karlynI have the honor of being a member of the SHRM18 Blogger Team. Yay, me! As such I have the opportunity to select a few speakers to interview and give you a “behind the scenes” take on their sessions. First up is Karlyn Borysenko, PhD, Principal at Zen Workplace. I chose to interview Karlyn because she is an organizational psychologist which I find to be super interesting. I’m intrigued by all things dealing with the mind. Karlyn works with individuals and organizations to create better work experiences that lead to bottom line results and greater career success. Karlyn will be a busy bee at SHRM18. She’s conducting a Preconference Workshop, a Mega Session and appearing on the Smart Stage! I interviewed Karlyn about her Preconference Workshop, Everything You Need to Know about Managing People. (Statements I find particularly poignant are in bold.)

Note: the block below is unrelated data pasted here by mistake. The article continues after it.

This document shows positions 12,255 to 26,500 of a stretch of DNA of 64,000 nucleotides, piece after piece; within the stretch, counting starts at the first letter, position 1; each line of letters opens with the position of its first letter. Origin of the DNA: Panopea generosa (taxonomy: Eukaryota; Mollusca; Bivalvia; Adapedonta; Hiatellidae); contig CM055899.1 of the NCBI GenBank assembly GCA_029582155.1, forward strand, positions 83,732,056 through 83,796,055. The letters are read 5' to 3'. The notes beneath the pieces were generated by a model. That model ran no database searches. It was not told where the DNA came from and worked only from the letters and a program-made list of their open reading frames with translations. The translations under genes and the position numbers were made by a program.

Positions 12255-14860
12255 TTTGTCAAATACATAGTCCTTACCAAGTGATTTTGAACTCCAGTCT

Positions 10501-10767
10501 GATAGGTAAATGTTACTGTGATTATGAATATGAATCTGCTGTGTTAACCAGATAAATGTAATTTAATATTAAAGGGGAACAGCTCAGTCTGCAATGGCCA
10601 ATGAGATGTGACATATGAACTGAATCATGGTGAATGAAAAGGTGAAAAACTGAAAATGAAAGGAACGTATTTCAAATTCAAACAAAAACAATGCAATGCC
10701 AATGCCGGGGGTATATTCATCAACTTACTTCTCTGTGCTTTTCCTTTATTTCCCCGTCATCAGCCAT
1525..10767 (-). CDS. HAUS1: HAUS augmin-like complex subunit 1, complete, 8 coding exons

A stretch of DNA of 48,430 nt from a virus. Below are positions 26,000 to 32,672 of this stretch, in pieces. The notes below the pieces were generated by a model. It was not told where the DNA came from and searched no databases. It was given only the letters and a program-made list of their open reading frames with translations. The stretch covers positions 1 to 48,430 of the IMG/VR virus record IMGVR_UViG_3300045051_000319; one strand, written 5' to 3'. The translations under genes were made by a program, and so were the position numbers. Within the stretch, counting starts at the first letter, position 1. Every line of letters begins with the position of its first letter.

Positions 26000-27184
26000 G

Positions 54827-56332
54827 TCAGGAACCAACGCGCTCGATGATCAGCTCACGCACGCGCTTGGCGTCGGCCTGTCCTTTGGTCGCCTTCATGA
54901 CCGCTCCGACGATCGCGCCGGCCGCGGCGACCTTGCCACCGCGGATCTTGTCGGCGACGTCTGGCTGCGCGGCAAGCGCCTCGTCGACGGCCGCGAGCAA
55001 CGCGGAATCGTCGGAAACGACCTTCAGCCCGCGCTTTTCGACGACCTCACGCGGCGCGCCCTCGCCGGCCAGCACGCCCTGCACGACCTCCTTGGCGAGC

TR: Why is it said that people leave managers, not organizations?

KB: Managers dictate that daily experience that any employee has with their organization. If you have a great boss, you’ll have a great experience. If you don’t, then the organization might be an amazing place to work for people who have different reporting lines, but your experience won’t be so great. No amount of cultural or employee engagement investments can make up for when a person has a boss that doesn’t empower or support them.

On the flip side of this, however, is that you can have organizations that are pretty toxic from the leadership level…but if you have a great boss who makes their team the priority regardless of the example they are getting from above, you will have a better experience than others and probably be less likely to leave, all other things being equal. So, it works both ways.